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Quote of the day: Such zeal, he thought, could not be guil
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The Aeneid by Virgil
translated by Theodore C. Williams
Book IV Chapter 9: Prayer of Iarbas
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Him [Note 1] the god Ammon got by forced embrace
upon a Libyan nymph; his kingdoms wide
possessed a hundred ample shrines to Jove,
a hundred altars whence ascended ever
the fires of sacrifice, perpetual seats
for a great god's abode, where flowing blood
enriched the ground, and on the portals hung
garlands of every flower. The angered king,
half-maddened by malignant Rumor's voice,
unto his favored altars came, and there,
surrounded by the effluence divine,
upraised in prayer to Jove his suppliant hands.
Almighty Jupiter, to whom each day,
at banquet on the painted couch reclined,
Numidia pours libation! Do thine eyes
behold us? Or when out of yonder heaven,
o sire, thou launchest the swift thunderbolt,
is it for naught we fear thee? Do the clouds
shoot forth blind fire to terrify the soul
with wild, unmeaning roar? O, look upon
that woman [Note 2], who was homeless in our realm,
and bargained where to build her paltry town,
receiving fertile coast-land for her farms,
by hospitable grant! She dares disdain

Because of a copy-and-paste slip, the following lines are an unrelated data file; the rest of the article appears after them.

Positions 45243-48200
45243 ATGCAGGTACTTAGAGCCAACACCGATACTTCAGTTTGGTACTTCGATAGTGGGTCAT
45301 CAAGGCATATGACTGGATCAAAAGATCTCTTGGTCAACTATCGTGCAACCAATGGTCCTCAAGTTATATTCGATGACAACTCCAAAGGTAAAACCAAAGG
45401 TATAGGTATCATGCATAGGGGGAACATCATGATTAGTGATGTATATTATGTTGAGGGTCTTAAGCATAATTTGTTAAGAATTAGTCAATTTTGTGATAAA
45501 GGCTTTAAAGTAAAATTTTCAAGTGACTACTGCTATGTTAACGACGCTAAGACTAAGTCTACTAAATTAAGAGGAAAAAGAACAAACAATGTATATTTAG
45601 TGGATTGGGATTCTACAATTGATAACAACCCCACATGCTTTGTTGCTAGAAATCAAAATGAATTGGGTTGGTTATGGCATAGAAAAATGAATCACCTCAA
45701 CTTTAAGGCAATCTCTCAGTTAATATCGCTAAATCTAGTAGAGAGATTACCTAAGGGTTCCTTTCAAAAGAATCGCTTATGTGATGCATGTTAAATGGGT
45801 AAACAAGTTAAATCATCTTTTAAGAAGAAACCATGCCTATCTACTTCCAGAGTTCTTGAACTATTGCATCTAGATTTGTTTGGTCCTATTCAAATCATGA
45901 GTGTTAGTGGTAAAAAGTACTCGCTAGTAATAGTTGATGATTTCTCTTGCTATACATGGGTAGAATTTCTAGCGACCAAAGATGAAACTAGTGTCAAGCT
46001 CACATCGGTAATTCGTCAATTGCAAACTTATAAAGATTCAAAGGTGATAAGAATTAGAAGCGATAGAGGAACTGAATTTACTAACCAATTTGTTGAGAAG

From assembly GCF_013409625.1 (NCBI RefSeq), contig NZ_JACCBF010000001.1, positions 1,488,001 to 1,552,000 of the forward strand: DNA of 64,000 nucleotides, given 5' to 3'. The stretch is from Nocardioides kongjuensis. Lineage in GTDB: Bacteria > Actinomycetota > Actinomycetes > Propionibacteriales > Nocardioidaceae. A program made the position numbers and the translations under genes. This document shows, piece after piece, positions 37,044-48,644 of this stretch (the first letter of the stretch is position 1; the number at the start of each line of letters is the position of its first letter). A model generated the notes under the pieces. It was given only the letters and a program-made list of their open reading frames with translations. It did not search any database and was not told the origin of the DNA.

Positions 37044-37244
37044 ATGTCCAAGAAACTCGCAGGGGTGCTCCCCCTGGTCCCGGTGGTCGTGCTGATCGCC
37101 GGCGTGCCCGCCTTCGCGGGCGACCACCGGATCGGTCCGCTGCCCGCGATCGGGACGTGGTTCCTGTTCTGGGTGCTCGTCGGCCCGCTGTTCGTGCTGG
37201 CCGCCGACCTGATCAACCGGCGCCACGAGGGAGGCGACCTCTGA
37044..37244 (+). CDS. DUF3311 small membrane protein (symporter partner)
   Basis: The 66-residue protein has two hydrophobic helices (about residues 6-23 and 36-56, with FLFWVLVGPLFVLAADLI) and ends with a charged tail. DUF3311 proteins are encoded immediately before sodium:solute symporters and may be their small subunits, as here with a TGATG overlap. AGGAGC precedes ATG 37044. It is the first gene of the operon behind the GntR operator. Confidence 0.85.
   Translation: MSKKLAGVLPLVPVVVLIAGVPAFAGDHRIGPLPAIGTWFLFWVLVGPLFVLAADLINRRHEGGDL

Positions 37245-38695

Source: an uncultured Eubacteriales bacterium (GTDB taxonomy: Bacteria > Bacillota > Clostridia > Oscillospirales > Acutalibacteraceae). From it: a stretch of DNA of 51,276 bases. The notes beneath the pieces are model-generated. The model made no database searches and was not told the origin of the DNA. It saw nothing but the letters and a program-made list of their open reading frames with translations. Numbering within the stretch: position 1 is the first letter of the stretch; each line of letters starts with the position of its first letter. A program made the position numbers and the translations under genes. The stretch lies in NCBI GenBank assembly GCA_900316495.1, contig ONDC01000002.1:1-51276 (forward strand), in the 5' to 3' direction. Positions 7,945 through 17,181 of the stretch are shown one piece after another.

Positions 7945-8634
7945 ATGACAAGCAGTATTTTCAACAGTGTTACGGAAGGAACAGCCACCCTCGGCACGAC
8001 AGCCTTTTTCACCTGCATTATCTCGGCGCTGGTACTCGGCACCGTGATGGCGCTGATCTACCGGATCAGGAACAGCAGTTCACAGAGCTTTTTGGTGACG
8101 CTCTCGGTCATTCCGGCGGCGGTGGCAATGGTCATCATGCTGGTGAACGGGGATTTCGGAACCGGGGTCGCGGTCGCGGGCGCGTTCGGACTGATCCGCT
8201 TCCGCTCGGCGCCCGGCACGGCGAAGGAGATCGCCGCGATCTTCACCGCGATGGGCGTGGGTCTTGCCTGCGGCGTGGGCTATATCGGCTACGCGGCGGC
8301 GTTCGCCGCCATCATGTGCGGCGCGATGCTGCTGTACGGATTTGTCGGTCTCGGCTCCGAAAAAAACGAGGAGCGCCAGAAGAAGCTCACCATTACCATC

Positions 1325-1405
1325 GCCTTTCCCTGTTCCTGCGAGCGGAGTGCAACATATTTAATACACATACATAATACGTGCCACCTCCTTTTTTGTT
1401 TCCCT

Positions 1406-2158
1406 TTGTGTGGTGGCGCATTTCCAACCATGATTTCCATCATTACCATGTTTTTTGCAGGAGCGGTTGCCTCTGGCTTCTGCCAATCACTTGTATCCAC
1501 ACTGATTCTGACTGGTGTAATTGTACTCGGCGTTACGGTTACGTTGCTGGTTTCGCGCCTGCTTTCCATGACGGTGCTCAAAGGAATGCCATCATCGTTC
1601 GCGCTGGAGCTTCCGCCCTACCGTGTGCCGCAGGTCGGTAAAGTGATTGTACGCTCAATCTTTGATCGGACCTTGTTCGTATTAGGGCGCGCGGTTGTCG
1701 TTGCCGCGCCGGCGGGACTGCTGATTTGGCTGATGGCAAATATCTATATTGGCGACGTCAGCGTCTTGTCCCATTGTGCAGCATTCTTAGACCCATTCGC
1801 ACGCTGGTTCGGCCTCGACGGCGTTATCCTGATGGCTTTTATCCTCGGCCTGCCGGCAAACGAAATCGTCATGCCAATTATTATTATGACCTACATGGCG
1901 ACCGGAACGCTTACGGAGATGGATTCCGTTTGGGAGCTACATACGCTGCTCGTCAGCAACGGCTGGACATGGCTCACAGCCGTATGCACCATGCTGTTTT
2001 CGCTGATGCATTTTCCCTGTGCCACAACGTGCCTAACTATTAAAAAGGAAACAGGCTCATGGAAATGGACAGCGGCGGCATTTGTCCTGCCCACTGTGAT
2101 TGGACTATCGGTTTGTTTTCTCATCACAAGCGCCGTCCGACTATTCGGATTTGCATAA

our proffered nuptial vow. She has proclaimed
Aeneas partner of her bed and throne.
And now that Paris, with his eunuch crew,
beneath his chin and fragrant, oozy hair
ties the soft Lydian bonnet, boasting well
his stolen prize. But we to all these fanes,
though they be thine, a fruitless offering bring,
and feed on empty tales our trust in thee.

Note 1: Him = Iarbas
Note 2: woman = Dido

Events: The Gods interfere in the Aeneid, Love and Death of Dido

Hic Hammone satus rapta Garamantide nympha
templa Ioui centum latis immania regnis,
centum aras posuit uigilemque sacrauerat ignem,
excubias diuum aeternas, pecudumque cruore
pingue solum et uariis florentia limina sertis.
isque amens animi et rumore accensus amaro
dicitur ante aras media inter numina diuum
multa Iouem manibus supplex orasse supinis:
'Iuppiter omnipotens, cui nunc Maurusia pictis
gens epulata toris Lenaeum libat honorem,
aspicis haec? an te, genitor, cum fulmina torques
nequiquam horremus, caecique in nubibus ignes
terrificant animos et inania murmura miscent?
femina, quae nostris errans in finibus urbem
exiguam pretio posuit, cui litus arandum
cuique loci leges dedimus, conubia nostra
reppulit ac dominum Aenean in regna recepit.
et nunc ille Paris cum semiuiro comitatu,
Maeonia mentum mitra crinemque madentem
subnexus, rapto potitur: nos munera templis
quippe tuis ferimus famamque fouemus inanem.'